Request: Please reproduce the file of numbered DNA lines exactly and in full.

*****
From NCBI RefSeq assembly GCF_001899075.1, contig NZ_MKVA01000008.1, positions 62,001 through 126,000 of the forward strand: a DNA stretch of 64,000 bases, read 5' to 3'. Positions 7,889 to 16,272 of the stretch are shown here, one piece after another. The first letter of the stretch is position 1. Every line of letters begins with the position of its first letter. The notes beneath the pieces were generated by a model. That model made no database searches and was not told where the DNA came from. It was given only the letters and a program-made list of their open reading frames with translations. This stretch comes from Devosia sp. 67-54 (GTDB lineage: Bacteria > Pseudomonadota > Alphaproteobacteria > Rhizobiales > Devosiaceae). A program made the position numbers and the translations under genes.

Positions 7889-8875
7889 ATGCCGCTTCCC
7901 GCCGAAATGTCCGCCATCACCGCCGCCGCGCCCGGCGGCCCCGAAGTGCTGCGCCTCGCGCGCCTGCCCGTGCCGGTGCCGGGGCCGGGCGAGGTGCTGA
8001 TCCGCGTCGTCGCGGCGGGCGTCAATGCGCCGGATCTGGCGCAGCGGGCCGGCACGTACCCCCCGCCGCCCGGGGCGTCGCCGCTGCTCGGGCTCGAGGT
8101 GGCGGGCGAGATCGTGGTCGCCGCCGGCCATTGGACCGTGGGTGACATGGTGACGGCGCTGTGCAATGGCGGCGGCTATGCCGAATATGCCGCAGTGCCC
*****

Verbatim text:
From NCBI RefSeq assembly GCF_001899075.1, contig NZ_MKVA01000008.1, positions 62,001 through 126,000 of the forward strand: a DNA stretch of 64,000 bases, read 5' to 3'. Positions 7,889 to 16,272 of the stretch are shown here, one piece after another. The first letter of the stretch is position 1. Every line of letters begins with the position of its first letter. The notes beneath the pieces were generated by a model. That model made no database searches and was not told where the DNA came from. It was given only the letters and a program-made list of their open reading frames with translations. This stretch comes from Devosia sp. 67-54 (GTDB lineage: Bacteria > Pseudomonadota > Alphaproteobacteria > Rhizobiales > Devosiaceae). A program made the position numbers and the translations under genes.

Positions 7889-8875
7889 ATGCCGCTTCCC
7901 GCCGAAATGTCCGCCATCACCGCCGCCGCGCCCGGCGGCCCCGAAGTGCTGCGCCTCGCGCGCCTGCCCGTGCCGGTGCCGGGGCCGGGCGAGGTGCTGA
8001 TCCGCGTCGTCGCGGCGGGCGTCAATGCGCCGGATCTGGCGCAGCGGGCCGGCACGTACCCCCCGCCGCCCGGGGCGTCGCCGCTGCTCGGGCTCGAGGT
8101 GGCGGGCGAGATCGTGGTCGCCGCCGGCCATTGGACCGTGGGTGACATGGTGACGGCGCTGTGCAATGGCGGCGGCTATGCCGAATATGCCGCAGTGCCC